The Tale of the Giant Rat of Sumatra

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The Tale of the Giant Rat of Sumatra
Studio album by The Firesign Theatre
Released 1974
Genre Comedy
Length 40:41
Label Columbia
Producer The Firesign Theatre
The Firesign Theatre chronology
A Firesign Chat With Papoon
(1972)
The Tale of the Giant Rat of Sumatra
(1974)
Everything You Know Is Wrong
(1974)
Professional ratings
Review scores
Source Rating
The New Rolling Stone Record Guide 2/5 stars
Allmusic 3/5 stars[1]

The Tale of the Giant Rat of Sumatra is a comedy album recorded by The Firesign Theatre and released in early 1974 by Columbia Records.

Track listing[edit]

Side one - London[edit]

  1. "Chapter 1 - Not Quite The Solution He Expected"
  2. "Chapter 2 - An Outrageously Disgusting Disguise"
  3. "Chapter 3 - Where There's Smoke, There's Work"

Side two - Chicago[edit]

  1. "Chapter 4 - Where Did Jonas Go When The Lights Went Out?"
  2. "Chapter 5 - Pickles Down The Rat Hole!"
  3. "Chapter 6 - The Electrician Exposes Himself!"

Detailed track information and commentary[edit]

Following a rather disjointed string of solo projects and anthologies, this was the group's first album to consist entirely of a single cohesive narrative since I Think We're All Bozos on This Bus. This began something of a second wind that would continue with Everything You Know Is Wrong and In the Next World, You're on Your Own before the group finally ended its association with Columbia.

Philip Proctor plays detective Hemlock Stones (Sherlock Holmes) and David Ossman plays Flotsam (Watson), his "patient doctor and biographer".

The lighthearted tale is full of puns, including a running gag in which Flotsam, eager to chronicle the adventure, tries to write down everything Stones says but mishears it all as something similar-sounding; for example, "rattan-festooned" is written down as "rat-infested." Allusions also are made to Sherlock Holmes's use of cocaine ("Stones, you snowball!"), his violin playing, and other familiar story elements.

The members of the group take different attitudes towards this album. In the liner notes to Shoes for Industry: The Best of the Firesign Theatre, David Ossman is cheerful when discussing it and says that "I always thought it was the closest thing to the relentlessly pun-filled one-acts we did in clubs." In fact, an earlier bootleg version, By the Light of the Silvery, is not only closer to the spirit of their nightclub performances, but is strikingly reminiscent of The Goon Show, which was one of the group's main inspirations. It bears almost no resemblance to the version that was finally committed to vinyl.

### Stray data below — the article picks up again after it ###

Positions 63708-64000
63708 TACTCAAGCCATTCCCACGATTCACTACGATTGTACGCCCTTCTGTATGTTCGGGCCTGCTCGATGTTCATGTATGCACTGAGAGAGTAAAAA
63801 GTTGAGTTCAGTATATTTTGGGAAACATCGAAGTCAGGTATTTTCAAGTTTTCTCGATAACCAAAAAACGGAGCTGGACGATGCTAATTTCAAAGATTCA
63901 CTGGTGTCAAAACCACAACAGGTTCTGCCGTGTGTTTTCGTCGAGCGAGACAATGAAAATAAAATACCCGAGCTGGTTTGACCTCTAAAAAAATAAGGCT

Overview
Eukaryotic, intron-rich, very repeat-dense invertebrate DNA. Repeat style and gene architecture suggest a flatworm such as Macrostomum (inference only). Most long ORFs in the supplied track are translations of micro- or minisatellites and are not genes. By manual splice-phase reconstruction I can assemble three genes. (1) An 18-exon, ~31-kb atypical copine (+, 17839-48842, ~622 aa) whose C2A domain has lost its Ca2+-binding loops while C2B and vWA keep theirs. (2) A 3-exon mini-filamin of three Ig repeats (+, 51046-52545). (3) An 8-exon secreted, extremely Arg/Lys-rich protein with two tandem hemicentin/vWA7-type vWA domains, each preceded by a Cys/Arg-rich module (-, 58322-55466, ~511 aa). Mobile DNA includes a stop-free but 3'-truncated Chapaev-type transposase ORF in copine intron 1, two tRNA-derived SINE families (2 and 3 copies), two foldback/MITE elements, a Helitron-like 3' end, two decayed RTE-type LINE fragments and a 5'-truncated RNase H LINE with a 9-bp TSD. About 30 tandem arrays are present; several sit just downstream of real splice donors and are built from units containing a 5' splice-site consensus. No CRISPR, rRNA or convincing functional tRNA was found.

Phil Austin, on the other hand, says "The Sherlock Holmes album didn't do anybody any good . . . the general public was by that point beginning to tire of psychedelia anyway, and we were unfortunately always going to be associated with that."

The review in 1983's The New Rolling Stone Record Guide tends to agree with Austin and calls this album "A halfassed comeback containing only one good joke."

The Firesign Theatre commentary website benway.com, in a much more positive spin, notes about the album that "Careful listening reveals Firesign in all their glory: poetic ("blackening peasant's houses", "me and the doc on the dock with the dog--the deadly dog"), silly ("I sat on my pipe!"), strange (the hole in Lake Acme), and filled with meaning and non-meaning alike. It is well worth repeated listenings--it rivals "Bozos" and "Dwarf" in number of listenings--and pays dividends of laughter and insight."

Releases and reissues[edit]

This album was originally released simultaneously on LP and 8 Track.

  • LP - Columbia KC-32730
  • 8 Track - Columbia CA-32730

It has been re-released on CD at least once

  • 2001 - Laugh.com LGH1076

Title[edit]

The title is derived from the Sherlock Holmes short story "The Adventure of the Sussex Vampire," written by Arthur Conan Doyle in 1924.

"Matilda Briggs was not the name of a young woman, Watson," said Holmes in a reminiscent voice. "It was a ship which is associated with the giant rat of Sumatra, a story for which the world is not yet prepared. But what do we know about vampires? Does it come within our purview either? Anything is better than stagnation, but really we seem to have been switched on to a Grimms' fairy tale. Make a long arm, Watson, and see what V has to say."

Holmes fans have speculated on the nature of the giant rat story for decades. The Firesign version seems to begin with Watson about to write the tale anyway since the pair are desperate for money, but he never quite gets around to telling it.

Notes[edit]

References[edit]